As a busy entrepreneur in a frenetic world, you may have a hard time pausing from the day to day and taking stock of your true work experience. Most often, you are on cruise control or in reaction mode. You're constantly reacting to everything that comes your way.

As such, you may not be aware of your performance status, even if you're taking stock of your employees'. Are you really maximizing your performance, or have you unconsciously fallen into making mediocre the norm? Because of our society's fast-pace way of operating, we can lose sight of the underlying challenges that we face as we progress in our work. So what's one of the biggest challenges that may be holding you back?

Caring what others think.

If you can stop right now and be more aware of how often you make decisions based on what others think, you can make an immediate difference in your performance and confidence. And if you find you are doing it quite often, you--and your business--could be suffering.

In The Confidence Code, authors Katty Kay and Claire Shipman cite a study by University of Ohio professor Julie Crocker, which found that people who overemphasize the role of others' perceptions in making decisions can have real side effects:

"In her study, she found that those who based their self-worth and self-confidence on what others think of them don't just pay a mental price; they pay a physical price, too," the authors write. "Crocker's study of 600 college students showed that those who depended on others for approval--of their appearance, grades, choices, you name it--reported more stress and had higher levels of drug abuse and eating disorders. The students who based their self-esteem and confidence on internal sources, such as being virtuous or having a strong moral code, did better than the others in exams and had lower levels of drug and alcohol abuse."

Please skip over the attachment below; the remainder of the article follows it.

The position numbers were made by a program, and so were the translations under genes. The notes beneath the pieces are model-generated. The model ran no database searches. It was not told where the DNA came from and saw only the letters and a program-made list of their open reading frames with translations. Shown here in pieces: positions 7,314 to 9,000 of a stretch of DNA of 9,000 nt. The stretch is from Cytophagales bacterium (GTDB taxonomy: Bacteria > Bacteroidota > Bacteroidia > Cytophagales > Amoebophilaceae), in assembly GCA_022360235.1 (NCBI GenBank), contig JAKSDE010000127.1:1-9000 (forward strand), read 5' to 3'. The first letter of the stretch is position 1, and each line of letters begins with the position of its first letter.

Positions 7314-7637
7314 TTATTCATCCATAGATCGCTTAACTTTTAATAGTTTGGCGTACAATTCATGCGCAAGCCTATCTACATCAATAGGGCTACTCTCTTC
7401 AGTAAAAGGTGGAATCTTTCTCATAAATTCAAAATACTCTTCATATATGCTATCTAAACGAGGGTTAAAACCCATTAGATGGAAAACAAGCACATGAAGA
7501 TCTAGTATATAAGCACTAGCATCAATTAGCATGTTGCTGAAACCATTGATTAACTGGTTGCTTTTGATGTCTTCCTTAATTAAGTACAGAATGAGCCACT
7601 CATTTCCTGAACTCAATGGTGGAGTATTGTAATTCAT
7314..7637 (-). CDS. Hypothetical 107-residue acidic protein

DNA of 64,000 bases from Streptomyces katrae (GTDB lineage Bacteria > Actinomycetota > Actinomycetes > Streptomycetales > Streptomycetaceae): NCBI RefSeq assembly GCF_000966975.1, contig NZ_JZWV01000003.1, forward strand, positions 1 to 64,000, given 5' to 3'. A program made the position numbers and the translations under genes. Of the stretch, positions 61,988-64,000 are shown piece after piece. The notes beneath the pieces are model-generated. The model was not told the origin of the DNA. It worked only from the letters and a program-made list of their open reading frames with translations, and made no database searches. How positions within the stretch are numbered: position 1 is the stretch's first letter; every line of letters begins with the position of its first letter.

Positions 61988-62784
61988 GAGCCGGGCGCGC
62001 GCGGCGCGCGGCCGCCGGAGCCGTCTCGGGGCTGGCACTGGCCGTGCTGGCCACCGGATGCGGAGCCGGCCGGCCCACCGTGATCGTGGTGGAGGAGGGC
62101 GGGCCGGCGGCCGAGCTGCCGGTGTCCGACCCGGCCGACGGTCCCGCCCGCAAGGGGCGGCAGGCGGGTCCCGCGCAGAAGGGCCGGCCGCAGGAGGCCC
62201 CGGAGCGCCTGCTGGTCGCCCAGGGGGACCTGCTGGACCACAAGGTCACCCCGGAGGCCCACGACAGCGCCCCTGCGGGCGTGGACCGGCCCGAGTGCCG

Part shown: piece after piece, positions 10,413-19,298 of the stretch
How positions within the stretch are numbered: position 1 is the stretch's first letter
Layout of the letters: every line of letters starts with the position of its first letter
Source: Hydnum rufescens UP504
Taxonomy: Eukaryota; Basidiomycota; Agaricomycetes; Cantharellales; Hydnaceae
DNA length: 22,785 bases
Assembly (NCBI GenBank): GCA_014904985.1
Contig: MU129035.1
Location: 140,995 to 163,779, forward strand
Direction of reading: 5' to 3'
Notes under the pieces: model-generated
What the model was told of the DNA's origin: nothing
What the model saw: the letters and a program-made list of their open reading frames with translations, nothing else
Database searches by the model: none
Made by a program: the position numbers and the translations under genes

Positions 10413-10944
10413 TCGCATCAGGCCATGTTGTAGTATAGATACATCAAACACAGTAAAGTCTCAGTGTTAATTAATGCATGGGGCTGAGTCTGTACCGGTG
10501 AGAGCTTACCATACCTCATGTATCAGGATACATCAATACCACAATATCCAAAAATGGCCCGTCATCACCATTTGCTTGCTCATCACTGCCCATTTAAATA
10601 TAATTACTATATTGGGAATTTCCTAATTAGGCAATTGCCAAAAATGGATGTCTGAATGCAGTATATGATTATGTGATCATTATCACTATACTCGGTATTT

The study's findings conclude that confidence that is dependent on other people's praise is a lot more vulnerable than the confidence built from our own achievements.

Sure, we all kind of know this to be true, but it's worth a reminder that if you fall prey to basing your view of yourself and your choices on what others think, you may be hindering your true potential.

How often do you think about the social ramifications of your choices? For example, you are offered a new project. That particular project is high-profile and your colleagues and friends likely will be impressed. How much does this weigh into your decision versus accessing its true fit with your abilities? How many times have you gone with the one that "appears" right and then, once the reactions from others dwindle, you are left with something that isn't really right for you?

The answer to these questions lies within you. I would suggest starting to pay attention to the amount of influence others have on your decision-making process--while you are making such choices. For the next two weeks, whenever you are making a significant decision, try asking yourself the following:

1. Does the potential outcome feel better to me--or does it make me look good to others?

2. If I get no social validation from this decision, does it still excite me?

3. Am I more excited to share this information or decision with others than to actually dive into it?

It could be that the result is both exciting for you and something that looks great to others. That is fine, as long as you are clear that your drive comes from within and gets a boost from sharing it with others. It's impossible to completely negate the need for validation from others, of course. The key, however, is to avoid going for something that does not excite you and is only attractive because it looks good to others.

Connecting with others and being aware of how you affect them is an important part of human interaction--in business and in life--but there is a fine line between treating others with respect and allowing their perceptions and thinking to override your own instincts and reality. If you can add just a touch of consciousness to how much you consider others in your thinking and override it sometimes, you are well on your way to experiencing more joy and confidence that comes from being true to yourself.